The second use, in the poster for British horror flick “The Descent”, was not so subtle, with the obvious difference being that the women in the poster are all dressed in hiking attire, to match the movies’s subject.
If you haven’t seen it yet and like horror movies, I highly recommend it!

And doesn’t this, just seem extremely well suited for the subject???

Comrade Kumbhkarna play review- Sonalee Hardikar


If you like to go to the theatre so that you can take plays home in your head; if you want to go in search of images that will move you, even if you do not immediately ‘understand’ them, and if you are a seeker of restlessness, then Ramu Ramanathan’s COMRADE KUMBHKARNA presented by the National School of Drama (NSD) repertory company is a must see.

From the dark recesses of the stage comes forth a troupe of performers to create and inhabit an imaginary world that is at once ancient yet contemporary, impoverished yet dreamy, profane and vulgar, and yet at the same time immensely poetic and beautiful. Before your eyes the story unravels myths, age old lores that we take as given, staid authority, and its banal memorandums. In a very Marquezesque fashion, the divide between the god and the demon, the Aryan and the Dravidian, the good and the cruel is analyzed and cut to size.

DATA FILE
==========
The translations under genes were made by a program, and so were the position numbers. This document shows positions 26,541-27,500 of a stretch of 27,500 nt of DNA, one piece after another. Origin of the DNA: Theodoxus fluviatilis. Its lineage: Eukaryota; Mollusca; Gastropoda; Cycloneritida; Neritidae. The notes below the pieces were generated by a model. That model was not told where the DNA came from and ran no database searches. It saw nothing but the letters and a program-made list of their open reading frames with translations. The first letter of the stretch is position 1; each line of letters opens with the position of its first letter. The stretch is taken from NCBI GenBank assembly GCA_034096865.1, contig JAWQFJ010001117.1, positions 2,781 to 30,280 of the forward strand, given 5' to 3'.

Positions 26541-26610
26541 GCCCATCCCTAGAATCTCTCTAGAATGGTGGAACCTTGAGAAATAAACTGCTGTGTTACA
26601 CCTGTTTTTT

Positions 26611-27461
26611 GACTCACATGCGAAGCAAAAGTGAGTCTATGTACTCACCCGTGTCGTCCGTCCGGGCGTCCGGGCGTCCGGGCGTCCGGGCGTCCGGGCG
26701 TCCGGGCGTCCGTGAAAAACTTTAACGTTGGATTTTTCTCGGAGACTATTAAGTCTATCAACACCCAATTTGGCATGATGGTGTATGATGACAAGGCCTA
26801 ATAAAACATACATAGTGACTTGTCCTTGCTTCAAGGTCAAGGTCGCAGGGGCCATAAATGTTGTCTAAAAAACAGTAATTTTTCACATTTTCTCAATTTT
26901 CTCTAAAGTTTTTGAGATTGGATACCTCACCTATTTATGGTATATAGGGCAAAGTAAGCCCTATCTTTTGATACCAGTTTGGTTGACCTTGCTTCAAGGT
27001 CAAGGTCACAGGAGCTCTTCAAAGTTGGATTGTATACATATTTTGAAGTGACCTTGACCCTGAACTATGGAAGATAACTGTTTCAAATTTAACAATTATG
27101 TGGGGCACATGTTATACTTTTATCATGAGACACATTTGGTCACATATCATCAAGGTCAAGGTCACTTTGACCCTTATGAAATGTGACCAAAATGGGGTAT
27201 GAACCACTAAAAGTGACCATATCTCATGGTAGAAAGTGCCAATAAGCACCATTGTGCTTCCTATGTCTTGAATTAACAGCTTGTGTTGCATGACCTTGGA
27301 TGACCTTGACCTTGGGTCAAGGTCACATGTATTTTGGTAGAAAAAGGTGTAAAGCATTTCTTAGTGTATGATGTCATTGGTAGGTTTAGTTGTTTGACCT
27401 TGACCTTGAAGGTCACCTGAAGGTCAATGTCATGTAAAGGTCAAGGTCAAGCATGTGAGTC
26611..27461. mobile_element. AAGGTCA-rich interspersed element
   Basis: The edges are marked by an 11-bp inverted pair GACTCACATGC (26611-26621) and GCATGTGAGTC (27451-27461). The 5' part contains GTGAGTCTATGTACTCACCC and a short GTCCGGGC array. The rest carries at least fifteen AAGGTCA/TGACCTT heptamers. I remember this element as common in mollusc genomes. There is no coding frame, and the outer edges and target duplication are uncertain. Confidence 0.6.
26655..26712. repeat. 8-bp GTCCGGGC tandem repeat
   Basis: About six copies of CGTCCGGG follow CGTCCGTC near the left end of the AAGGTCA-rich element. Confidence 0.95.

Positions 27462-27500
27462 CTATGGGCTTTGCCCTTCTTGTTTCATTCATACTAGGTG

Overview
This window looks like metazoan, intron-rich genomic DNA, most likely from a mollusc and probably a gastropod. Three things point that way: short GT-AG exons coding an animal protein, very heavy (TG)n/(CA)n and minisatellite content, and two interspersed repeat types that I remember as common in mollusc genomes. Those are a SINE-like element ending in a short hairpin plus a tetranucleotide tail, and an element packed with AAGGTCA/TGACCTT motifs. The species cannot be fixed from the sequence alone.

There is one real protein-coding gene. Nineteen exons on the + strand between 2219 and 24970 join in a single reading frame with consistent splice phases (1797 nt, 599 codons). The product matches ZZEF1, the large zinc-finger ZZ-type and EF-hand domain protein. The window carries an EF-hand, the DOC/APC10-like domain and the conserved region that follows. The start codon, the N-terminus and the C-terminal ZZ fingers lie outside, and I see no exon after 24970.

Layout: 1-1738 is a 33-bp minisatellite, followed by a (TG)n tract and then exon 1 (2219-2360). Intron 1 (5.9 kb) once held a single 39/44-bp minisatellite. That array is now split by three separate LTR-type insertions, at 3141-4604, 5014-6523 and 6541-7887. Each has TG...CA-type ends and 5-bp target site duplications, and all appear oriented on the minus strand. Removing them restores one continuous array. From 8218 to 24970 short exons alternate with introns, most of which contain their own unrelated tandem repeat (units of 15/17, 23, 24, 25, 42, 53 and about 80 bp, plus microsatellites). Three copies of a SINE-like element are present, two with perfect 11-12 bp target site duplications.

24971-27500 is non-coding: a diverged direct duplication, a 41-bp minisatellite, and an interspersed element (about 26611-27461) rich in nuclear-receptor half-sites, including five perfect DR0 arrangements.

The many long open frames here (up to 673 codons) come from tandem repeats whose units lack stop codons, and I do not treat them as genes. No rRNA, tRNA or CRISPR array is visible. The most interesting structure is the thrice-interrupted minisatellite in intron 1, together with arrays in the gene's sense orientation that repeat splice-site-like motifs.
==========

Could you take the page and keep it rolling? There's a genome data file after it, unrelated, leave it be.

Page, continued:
Instead we are given a new lore, a new protagonist- a hero in chains instead of the arch archer. An actor who becomes the character he plays; a hero who is part folk performer, part Kumbhakaran…A Kumbhakaran who is part demon, part god. By mussing up the divide between the real and the unreal, between the personal and the political, between the historical and the contemporary, we are taken on a wild journey. It’s also a precarious one as most journeys that take you away from the known are. It’s also a bold play for its current political resonances. There is intensity to it due to the eloquent hyper real imagery that director Mohit Takalkar and his team have evolved to tell the story.